NatGeo: The Truth Behind The Loch Ness Monster
- uploaded: Aug 7, 2012
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It's said that the first recorded sighting of the Loch Ness monster was in 565 AD, when followers of the missionary St. Columba reportedly saw a monster in the Loch.
In 2009, a man claimed he saw the Loch Ness monster via Google Earth satellite images.
Since 1987, bookmaker William Hill has paid the Natural History Museum in London an annual fee of £1,000 to ensure that its experts would confirm Nessie’s identity, should the monster ever be found.
A 2006 survey named the Loch Ness Monster as the most famous Scot—surpassing both poet Robert Burns and actor Sir Sean Connery.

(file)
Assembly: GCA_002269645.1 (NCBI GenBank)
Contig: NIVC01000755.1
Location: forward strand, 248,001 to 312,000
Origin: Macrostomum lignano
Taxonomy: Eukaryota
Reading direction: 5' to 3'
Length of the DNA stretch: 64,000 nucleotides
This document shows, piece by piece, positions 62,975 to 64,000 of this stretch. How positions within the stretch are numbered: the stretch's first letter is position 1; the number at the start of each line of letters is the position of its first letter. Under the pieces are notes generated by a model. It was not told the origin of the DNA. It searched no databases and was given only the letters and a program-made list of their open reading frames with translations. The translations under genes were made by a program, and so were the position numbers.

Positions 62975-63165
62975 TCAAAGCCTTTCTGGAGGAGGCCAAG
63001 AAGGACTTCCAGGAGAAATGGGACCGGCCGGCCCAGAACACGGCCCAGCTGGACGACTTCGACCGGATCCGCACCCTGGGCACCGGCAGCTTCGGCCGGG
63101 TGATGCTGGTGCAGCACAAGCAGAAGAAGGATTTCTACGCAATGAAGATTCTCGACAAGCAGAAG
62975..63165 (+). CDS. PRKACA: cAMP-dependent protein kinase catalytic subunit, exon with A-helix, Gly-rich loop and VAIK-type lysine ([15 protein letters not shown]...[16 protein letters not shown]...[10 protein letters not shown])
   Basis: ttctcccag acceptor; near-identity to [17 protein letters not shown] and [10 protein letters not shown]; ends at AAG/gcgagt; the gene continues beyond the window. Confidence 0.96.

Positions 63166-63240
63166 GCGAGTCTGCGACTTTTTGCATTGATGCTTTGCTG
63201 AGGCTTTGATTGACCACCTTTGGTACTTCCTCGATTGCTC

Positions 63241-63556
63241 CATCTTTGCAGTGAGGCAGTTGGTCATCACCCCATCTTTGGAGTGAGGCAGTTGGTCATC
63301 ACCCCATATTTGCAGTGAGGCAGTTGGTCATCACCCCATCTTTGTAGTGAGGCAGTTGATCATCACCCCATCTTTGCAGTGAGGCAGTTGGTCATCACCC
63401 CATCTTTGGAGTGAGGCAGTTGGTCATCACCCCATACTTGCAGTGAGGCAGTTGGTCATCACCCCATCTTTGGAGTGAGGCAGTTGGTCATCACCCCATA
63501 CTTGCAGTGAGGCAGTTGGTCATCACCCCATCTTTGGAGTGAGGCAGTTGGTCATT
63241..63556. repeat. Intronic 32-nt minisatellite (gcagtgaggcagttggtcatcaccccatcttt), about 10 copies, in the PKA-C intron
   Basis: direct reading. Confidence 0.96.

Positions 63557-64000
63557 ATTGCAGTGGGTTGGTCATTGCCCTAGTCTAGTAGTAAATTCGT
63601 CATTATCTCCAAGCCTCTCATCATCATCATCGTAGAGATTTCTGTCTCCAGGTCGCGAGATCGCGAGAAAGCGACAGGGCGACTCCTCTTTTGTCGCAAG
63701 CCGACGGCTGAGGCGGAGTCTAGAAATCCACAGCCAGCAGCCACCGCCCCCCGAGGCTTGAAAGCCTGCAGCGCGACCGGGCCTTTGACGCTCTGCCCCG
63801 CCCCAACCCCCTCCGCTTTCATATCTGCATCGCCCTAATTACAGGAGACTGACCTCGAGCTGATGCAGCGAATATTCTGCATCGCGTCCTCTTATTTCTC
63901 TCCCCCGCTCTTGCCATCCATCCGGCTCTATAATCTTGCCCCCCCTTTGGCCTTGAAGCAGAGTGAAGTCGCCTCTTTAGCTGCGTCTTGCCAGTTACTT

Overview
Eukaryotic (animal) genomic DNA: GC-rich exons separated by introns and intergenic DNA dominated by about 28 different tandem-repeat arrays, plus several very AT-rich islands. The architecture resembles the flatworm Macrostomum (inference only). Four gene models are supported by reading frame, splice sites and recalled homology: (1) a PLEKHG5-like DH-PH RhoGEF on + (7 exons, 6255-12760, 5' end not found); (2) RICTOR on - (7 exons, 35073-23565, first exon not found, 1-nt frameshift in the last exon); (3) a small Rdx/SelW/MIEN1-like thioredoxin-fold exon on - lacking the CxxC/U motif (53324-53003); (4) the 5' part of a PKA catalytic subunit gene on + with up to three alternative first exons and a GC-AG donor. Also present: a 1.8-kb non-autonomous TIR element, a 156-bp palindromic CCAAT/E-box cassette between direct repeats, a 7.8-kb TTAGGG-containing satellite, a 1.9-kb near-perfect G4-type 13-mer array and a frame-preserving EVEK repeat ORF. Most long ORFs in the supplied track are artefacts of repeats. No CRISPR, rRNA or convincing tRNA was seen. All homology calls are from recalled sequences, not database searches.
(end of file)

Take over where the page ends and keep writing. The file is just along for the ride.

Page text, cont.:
One explanation for Nessie says that, because the Loch is directly over the Great Glen Fault, “sightings” are actually disturbances on the water surface caused by fault activity.
It’s been suggested that Nessie died as a result of global warming.
In 2005, 100 athletes taking part in Scotland’s biggest triathlon were reportedly each insured for £1 million against bites from the Loch Ness Monster.
The Loch Ness is the largest freshwater lake in Great Britain.
The Loch Ness is 788 feet deep and about 23 miles long.
Besides the Loch Ness, other very deep bodies of water in Scotland and Scandinavia are said to be inhabited by an aquatic monster.
Explanations for aquatic monsters are endless, and include theories like large fish, optical illusions, and massive underwater waves.
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